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Turkey Production Recovering After November Avian Flu Case

After a stressful 3-1/2 months for poultry producers across Manitoba, U.S. borders have reopened and it’s back to production as usual. Borders reopened to all poultry February 1, 2011, 11 weeks after the Manitoba avian flu case was first reported in a turkey breeder farm.

The young breeder who was forced to destroy all of his turkeys and shut down production is now back in business. “The breeder has received a clean bill of health by the Canadian Food Inspection Agency. The barns were cleaned and disinfected. He already has got new turkeys for next year,” said Bill Uruski chair of the Turkey Producers of Manitoba.

Uruski summarized the avian ordeal to members attending the annual meeting.

“Our year ended with a blast; not the kind of blast you would attribute with having a good time. One of our breeder farms contracted avian influenza during the last week in November. The visible impact was a sudden drop in egg production but no deaths to the birds. The farm was quarantined by CFIA prior to the diagnosis being determined.”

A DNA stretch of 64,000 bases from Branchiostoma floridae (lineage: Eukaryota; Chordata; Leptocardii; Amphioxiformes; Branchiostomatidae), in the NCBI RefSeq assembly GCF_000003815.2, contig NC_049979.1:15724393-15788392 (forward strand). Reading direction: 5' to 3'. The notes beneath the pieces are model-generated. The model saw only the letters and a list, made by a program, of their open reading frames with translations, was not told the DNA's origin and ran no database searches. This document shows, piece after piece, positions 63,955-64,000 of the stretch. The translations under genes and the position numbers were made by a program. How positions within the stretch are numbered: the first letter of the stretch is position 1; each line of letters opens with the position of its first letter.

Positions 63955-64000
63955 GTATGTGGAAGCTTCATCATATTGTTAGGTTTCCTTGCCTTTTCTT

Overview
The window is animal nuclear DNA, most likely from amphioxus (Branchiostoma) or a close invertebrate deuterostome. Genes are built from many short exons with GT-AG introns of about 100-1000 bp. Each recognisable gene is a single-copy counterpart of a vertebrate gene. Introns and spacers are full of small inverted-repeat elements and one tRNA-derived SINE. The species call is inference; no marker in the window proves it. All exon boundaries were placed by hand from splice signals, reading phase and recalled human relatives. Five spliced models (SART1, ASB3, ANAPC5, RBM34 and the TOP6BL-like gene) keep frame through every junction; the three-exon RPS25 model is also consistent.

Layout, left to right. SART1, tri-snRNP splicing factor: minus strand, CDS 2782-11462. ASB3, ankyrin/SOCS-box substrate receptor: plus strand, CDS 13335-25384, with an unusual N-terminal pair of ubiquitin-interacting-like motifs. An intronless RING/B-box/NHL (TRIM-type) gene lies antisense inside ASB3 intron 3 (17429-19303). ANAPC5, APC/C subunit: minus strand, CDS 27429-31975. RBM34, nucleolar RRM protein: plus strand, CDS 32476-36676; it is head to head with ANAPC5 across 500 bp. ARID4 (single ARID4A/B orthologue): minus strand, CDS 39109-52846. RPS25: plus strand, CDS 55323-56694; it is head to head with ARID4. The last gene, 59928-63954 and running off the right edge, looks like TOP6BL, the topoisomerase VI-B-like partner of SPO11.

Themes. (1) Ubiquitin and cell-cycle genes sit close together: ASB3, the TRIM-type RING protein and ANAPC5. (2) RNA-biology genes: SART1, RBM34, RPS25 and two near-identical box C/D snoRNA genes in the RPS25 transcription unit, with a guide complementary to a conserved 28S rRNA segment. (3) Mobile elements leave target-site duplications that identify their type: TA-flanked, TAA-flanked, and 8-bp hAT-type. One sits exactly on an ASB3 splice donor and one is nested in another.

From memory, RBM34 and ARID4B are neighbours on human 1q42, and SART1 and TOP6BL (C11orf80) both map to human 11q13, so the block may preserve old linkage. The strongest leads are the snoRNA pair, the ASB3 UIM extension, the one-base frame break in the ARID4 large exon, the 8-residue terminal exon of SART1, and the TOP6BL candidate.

Traceback from the infected farm led to the quarantine of a hatchery, as well as two other breeder farms and one commercial turkey farm. Depopulation occurred on the infected farm, as well as the hatchery. Over 600,000 eggs in incubators, as well as poults that would have been destined for U.S. farms had to be destroyed.

Since the breeder had to destroy all his birds and he was only 10 per cent through production Uruski estimates that he lost at least a year’s income.

It is still unknown how this strain of avian flu infected the barn.

With files from Ron Friesen

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Ouryearendedwith ablast;notthekind ofblastyouwould attributetohaving agoodtime.”

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